5. As you might have guessed, I’m a big fan of minimizing duplicated effort in any and all forms. My preference is to document functionality exactly once and link to it from anything else using that functionality. As an example, if you can log in at any point from browsing the products to finalizing your order, your log in function should still be a single function point that gets pulled into your test scenario when needed.
  6. If there’s a common structure to the projects, use that structure in your test organization, but separate out common modules - so if there’s a store browsing page that opens a product detail page, that’s a base test that’s common across the different ecommerce sites. You still have to test all of them, but you only need to document the test once. The different sites and different product types are parameters to the test.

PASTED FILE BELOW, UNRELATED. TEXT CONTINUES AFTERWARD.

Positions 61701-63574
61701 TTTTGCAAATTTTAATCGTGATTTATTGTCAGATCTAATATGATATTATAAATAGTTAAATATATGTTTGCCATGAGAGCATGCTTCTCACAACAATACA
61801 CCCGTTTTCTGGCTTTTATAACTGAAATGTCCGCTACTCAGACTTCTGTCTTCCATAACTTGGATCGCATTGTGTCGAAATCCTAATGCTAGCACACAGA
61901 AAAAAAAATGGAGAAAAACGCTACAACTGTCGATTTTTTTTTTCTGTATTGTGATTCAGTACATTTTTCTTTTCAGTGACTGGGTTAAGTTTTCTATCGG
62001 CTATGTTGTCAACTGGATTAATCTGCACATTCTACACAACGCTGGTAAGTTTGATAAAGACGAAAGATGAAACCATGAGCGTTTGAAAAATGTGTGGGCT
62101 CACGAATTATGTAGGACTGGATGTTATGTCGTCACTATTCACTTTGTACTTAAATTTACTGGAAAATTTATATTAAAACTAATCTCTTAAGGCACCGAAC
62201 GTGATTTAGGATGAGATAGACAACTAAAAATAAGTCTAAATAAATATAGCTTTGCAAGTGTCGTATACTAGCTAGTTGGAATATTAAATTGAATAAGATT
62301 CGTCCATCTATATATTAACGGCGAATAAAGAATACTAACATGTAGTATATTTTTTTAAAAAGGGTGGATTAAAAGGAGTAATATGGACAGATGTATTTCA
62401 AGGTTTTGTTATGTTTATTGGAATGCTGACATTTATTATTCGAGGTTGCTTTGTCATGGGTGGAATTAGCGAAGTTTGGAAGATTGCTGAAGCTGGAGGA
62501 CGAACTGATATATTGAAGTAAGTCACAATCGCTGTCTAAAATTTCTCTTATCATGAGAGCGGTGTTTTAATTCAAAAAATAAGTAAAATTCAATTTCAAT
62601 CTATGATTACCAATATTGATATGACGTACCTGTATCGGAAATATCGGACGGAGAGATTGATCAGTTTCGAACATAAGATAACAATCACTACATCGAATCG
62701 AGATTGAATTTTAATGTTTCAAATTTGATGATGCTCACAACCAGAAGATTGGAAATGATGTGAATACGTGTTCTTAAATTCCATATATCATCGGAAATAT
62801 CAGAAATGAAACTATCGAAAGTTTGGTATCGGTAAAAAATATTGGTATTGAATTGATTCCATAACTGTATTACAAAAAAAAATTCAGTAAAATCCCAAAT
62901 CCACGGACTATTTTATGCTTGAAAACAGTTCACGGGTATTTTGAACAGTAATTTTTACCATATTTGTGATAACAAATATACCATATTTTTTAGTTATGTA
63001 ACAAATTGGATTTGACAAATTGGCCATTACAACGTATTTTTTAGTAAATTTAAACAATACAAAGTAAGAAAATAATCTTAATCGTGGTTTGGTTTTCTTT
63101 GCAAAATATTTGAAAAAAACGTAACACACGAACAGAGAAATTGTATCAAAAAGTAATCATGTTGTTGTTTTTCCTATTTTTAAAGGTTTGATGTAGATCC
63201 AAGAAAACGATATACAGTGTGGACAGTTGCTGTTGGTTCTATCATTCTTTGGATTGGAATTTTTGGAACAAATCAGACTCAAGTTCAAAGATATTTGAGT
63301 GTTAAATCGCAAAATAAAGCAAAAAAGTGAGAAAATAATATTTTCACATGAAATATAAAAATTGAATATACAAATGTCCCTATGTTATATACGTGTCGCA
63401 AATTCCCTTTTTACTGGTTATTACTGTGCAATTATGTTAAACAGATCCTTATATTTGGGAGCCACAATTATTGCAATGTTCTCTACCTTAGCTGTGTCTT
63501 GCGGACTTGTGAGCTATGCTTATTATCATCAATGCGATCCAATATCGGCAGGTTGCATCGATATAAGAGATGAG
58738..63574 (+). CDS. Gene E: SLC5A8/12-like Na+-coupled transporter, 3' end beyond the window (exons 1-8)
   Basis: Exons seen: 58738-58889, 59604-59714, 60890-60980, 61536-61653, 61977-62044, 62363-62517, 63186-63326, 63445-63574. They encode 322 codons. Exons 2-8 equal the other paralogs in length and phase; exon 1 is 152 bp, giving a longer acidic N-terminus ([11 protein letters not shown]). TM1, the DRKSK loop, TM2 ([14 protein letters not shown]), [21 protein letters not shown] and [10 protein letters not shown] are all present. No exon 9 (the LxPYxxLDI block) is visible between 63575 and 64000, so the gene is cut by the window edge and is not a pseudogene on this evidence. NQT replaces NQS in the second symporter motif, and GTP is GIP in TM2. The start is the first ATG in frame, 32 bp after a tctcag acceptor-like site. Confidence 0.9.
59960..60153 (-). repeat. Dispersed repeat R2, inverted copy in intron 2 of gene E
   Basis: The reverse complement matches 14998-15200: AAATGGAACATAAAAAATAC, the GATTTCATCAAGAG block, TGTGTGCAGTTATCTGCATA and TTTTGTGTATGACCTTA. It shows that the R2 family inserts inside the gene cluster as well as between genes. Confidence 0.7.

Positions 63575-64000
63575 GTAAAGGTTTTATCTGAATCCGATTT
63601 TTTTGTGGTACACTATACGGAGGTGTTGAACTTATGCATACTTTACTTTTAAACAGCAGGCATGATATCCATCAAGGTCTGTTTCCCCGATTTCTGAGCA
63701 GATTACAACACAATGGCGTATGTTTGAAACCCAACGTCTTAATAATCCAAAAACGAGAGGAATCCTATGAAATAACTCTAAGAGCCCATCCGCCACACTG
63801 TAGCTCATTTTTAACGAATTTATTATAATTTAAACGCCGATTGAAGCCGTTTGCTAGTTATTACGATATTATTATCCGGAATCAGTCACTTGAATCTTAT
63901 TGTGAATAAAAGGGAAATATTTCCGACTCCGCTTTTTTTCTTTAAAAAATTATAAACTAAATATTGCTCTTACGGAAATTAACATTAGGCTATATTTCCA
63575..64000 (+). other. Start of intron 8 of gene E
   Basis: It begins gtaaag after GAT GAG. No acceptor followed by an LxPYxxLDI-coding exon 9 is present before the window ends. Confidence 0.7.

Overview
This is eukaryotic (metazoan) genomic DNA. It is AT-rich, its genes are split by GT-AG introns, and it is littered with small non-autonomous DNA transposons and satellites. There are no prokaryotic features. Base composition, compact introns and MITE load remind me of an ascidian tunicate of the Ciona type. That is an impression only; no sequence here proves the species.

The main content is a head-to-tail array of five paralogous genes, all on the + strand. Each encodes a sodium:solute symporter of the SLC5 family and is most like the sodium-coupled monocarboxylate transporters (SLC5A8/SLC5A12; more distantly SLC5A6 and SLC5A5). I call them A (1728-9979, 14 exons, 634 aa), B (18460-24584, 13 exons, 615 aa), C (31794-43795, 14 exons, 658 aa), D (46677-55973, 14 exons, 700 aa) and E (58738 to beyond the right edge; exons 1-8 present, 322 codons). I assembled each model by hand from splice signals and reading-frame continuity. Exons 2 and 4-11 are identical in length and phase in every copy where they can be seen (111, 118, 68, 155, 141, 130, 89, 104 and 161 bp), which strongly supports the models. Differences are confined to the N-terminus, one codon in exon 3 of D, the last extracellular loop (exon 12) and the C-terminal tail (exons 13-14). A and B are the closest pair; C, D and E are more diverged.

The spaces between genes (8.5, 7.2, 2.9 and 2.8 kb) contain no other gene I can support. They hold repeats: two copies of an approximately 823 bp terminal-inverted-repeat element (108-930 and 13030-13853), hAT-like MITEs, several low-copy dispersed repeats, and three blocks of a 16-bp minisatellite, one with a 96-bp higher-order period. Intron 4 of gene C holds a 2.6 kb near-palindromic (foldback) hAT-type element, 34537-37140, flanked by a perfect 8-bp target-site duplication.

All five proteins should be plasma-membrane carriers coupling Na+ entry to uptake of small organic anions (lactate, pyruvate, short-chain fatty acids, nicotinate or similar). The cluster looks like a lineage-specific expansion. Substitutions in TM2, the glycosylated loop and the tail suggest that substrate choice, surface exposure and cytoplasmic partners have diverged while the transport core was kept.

You don’t have to use any of these suggestions: they’re things I’ve found helpful in my working life. If they work for you, that’s great. If they don’t, that’s also great: you’ve learned something that doesn’t work.


this is probably the biggest reason why I do not like test suites that are organised around requirements, repetition can get out of hand. Well said.